Category Archives: Legs

Dumbbells For Massive Legs

Dumbbells For Massive Legs
Exercise, including resistance training, acts as a stress on the body. We’re accustomed to thinking of stress as a negative, but when it comes to training, stress applied in the correct doses is a good thing – because stress is the trigger that causes physiological adaptation to occur.
For example, apply the correct amount of aerobic stress to the body and it will adapt by becoming more aerobically fit. Similarly, apply the correct level of stress using resistance training, and the body reacts by increasing muscle size and strength. Thus, when it comes to training, stress applied in the correct doses produces positive results.
However, one of the challenges for lifters is that the body adapts quickly. The trick, then, is to manipulate the stress of exercise often enough to keep the adaptation rate at an optimal level while avoiding becoming over trained.
While there are a number of variables (e.g., rest times, sets and reps, training speed, training intensity) you can manipulate to keep the stress of resistance training elevated, one of the most significant variables to manipulate is exercise selection.
By providing exercise variation each workout, and then adjusting the specific exercises performed every 4-6 weeks, the body will continually be faced with an elevated level of training stress.
For the lower body there are the typical barbell lower body exercises (squats, deadlifts, and straight leg deadlifts) that can be performed along with various exercise machines (leg press, hack squat, leg extensions, etc.).
However, one variation that isn’t often considered is performing lower body training with dumbbells. I’ve been using dumbbell lower body exercises to supplement the barbell lower body exercises we perform with my collegiate athletes with great success for a number of years now.
Some of you might be thinking that it will be impossible to overload the musculature of the lower body using dumbbells, but I guarantee that if you perform these exercises with strict technique and high intensity, you’ll be fully aware of your training the next day.

Training with dumbbells also provides some specific advantages:

Variety. 
Safety. 
Novelty. 
Even when performing an exercise that requires the barbell to be held in the hands, such as a straight leg deadlift (SLDL), the load placement still differs because the barbell is held in front of the legs, in contrast to performing SLDL’s with dumbbells where the dumbbells are held to the sides of the legs.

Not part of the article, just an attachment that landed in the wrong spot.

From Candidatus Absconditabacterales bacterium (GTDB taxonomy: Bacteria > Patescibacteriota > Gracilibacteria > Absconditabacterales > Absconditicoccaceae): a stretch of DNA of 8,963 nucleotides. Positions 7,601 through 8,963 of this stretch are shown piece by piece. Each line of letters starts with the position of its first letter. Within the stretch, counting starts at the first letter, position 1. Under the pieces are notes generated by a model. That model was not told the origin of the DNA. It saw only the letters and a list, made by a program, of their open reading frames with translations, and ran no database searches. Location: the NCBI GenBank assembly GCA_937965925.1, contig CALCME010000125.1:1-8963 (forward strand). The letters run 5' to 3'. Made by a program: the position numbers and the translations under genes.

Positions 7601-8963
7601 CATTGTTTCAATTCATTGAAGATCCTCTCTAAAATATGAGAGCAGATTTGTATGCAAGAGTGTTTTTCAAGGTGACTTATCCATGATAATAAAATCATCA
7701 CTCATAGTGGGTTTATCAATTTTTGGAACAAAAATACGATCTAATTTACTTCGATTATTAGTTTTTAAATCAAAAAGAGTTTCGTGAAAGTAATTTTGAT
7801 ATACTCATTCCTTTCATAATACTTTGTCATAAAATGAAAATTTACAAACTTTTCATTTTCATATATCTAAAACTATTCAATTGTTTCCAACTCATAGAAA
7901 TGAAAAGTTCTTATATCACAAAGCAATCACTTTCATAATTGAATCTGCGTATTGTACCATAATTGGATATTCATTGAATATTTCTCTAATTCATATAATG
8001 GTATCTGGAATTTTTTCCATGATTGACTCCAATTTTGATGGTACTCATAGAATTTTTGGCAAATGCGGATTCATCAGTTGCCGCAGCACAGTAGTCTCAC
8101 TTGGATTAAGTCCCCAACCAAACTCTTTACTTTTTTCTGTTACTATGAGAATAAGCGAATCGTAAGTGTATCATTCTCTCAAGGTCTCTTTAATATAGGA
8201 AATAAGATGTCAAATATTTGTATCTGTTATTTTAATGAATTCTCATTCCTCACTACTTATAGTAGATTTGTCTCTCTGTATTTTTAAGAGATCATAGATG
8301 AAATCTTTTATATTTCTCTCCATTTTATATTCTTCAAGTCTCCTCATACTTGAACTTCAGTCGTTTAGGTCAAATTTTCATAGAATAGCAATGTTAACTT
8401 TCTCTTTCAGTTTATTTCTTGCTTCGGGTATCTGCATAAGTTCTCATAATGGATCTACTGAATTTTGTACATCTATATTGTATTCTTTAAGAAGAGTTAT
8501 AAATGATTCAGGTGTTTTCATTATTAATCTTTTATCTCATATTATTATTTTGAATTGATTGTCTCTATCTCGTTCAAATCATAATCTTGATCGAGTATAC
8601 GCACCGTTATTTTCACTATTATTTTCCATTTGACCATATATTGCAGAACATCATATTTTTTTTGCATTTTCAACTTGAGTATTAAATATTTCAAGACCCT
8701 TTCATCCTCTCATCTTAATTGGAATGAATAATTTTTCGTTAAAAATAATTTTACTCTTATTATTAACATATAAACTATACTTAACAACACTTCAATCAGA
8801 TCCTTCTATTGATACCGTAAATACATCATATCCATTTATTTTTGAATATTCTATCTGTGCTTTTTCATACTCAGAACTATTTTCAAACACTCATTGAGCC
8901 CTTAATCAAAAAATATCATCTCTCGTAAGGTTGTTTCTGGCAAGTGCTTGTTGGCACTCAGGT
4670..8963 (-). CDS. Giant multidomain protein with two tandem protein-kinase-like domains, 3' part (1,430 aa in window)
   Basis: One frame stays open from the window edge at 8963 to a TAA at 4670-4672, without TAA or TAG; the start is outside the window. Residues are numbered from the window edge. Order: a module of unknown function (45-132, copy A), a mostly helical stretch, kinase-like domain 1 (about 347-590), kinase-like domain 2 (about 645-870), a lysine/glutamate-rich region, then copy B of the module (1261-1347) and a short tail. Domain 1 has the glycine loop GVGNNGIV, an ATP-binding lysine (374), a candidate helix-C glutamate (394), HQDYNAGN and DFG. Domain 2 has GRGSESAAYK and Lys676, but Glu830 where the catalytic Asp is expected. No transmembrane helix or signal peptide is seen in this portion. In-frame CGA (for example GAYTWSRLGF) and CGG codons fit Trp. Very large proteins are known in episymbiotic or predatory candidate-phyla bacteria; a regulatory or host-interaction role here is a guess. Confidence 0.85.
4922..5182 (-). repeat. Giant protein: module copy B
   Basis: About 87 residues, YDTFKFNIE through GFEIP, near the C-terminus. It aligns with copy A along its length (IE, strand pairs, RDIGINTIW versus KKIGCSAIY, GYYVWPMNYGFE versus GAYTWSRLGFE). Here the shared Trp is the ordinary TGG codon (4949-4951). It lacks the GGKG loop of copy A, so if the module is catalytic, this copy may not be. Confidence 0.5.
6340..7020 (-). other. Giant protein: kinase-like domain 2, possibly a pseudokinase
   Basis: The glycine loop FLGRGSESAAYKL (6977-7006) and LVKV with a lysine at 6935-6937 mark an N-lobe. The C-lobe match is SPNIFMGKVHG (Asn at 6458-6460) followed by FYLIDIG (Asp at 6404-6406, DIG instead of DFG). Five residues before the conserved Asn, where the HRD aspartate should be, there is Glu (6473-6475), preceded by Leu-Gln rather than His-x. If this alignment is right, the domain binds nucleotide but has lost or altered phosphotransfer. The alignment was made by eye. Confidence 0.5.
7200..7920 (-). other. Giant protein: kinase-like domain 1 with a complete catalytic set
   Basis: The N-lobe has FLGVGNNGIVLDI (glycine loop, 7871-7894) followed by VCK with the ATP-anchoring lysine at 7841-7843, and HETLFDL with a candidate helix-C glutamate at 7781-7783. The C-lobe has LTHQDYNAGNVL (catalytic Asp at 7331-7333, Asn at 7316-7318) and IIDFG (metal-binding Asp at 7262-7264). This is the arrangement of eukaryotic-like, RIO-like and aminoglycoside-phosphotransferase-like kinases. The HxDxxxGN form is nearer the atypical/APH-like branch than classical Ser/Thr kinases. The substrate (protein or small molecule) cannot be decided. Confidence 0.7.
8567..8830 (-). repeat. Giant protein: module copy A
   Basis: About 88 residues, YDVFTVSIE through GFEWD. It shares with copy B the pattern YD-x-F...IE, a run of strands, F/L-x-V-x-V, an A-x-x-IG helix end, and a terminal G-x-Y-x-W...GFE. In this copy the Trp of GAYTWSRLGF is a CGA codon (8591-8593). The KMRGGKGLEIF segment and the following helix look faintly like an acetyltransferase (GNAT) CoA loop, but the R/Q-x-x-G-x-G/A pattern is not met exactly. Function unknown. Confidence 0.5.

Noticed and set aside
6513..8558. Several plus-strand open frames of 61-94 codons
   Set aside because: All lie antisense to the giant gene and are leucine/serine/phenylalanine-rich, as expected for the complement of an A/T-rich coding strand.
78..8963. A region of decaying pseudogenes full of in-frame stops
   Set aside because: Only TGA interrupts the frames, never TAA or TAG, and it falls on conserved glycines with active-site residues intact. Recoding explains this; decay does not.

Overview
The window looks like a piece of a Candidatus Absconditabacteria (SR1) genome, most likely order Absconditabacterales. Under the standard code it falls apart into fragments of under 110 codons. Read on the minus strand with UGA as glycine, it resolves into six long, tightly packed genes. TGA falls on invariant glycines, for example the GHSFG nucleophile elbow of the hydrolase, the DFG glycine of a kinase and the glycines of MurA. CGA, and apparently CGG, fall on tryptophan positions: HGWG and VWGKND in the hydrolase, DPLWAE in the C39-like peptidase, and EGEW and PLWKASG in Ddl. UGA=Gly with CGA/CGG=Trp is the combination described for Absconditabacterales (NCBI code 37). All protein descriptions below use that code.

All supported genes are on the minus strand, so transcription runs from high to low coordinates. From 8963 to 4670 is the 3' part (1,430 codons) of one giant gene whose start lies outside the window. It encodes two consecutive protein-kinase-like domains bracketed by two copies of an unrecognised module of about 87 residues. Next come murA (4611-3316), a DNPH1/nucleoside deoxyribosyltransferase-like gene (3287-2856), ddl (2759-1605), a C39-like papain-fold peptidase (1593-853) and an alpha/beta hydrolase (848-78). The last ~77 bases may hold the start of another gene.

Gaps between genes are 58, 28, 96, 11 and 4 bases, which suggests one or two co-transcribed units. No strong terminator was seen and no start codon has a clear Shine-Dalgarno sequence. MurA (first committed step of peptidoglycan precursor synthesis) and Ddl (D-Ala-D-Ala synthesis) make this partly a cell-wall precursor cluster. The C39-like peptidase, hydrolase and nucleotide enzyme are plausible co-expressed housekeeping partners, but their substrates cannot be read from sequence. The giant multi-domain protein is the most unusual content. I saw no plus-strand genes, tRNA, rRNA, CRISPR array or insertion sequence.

When the load placement differs the muscle recruitment pattern, by necessity, also changes. This variation in muscle recruitment helps keep both the stress of exercise and thus the rate of adaption elevated.
The following are some of my favorite dumbbell variations of the classic lower body barbell exercises. In terms of programming, use the same training protocol on dumbbell days as barbell days.
For example, if in a hypertrophy training cycle, do these dumbbell lower body exercises for 4 sets of 8-12 repetitions with 60 seconds of rest between sets. If in a strength cycle, perform 5 sets of 3-6 repetitions with 2 minutes rest between sets.
To assist you, exercise technique instructions are provided as well as common mistakes to avoid. Video demonstrations are also included, so that you can see the exercises performed correctly.

Dumbbell Squats

Instructions

  • Grasp a dumbbell in each hand with the arms fully extended.
  • Hold the dumbbells along the sides of the body.
  • Assume a shoulder-width stance.
  • Arch the back, keep the head up.
  • Maintaining an arched-back position, initiate the movement by sitting back at the hips.
  • Continue to sit back until a parallel thigh position has been achieved. The center of the hip joint should be at the same height as the center of the knee joint.
  • The heels should be down. The knees can drift slightly forward of the toes, be kept in line directly above the toes, or be lined up slightly behind the toes, depending upon what’s most comfortable to the athlete.
  • Leading with the head (as opposed to lifting the hips first) return to the starting position. The back should remain arched and the head should be up.

Common Errors

  • Allowing the back to round rather than maintaining an arched-back position during performance of the exercise.
  • Not achieving a parallel thigh position at the bottom of the movement.
  • Initiating the movement with the knee joint moving forward rather than initiating the movement with the hip sitting back. Often this can result in the heel lifting off the ground because of incorrect position.
  • Lowering the weight too quickly rather than controlling the movement during the descent.